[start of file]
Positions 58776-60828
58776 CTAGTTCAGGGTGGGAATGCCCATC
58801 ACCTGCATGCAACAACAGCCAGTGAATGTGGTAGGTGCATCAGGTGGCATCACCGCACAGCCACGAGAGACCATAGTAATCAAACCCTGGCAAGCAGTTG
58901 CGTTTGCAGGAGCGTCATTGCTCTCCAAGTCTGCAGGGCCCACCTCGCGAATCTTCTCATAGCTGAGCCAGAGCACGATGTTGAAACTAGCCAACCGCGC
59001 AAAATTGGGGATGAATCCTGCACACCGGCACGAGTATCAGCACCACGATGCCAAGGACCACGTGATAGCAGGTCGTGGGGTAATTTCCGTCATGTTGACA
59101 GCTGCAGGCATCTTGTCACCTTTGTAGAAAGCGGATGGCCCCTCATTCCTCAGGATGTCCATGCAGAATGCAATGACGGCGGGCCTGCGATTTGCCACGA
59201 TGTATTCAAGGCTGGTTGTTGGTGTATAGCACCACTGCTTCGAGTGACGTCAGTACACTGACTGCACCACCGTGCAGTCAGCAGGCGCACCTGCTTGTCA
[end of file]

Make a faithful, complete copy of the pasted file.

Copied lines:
Positions 58776-60828
58776 CTAGTTCAGGGTGGGAATGCCCATC
58801 ACCTGCATGCAACAACAGCCAGTGAATGTGGTAGGTGCATCAGGTGGCATCACCGCACAGCCACGAGAGACCATAGTAATCAAACCCTGGCAAGCAGTTG
58901 CGTTTGCAGGAGCGTCATTGCTCTCCAAGTCTGCAGGGCCCACCTCGCGAATCTTCTCATAGCTGAGCCAGAGCACGATGTTGAAACTAGCCAACCGCGC
59001 AAAATTGGGGATGAATCCTGCACACCGGCACGAGTATCAGCACCACGATGCCAAGGACCACGTGATAGCAGGTCGTGGGGTAATTTCCGTCATGTTGACA
59101 GCTGCAGGCATCTTGTCACCTTTGTAGAAAGCGGATGGCCCCTCATTCCTCAGGATGTCCATGCAGAATGCAATGACGGCGGGCCTGCGATTTGCCACGA
59201 TGTATTCAAGGCTGGTTGTTGGTGTATAGCACCACTGCTTCGAGTGACGTCAGTACACTGACTGCACCACCGTGCAGTCAGCAGGCGCACCTGCTTGTCA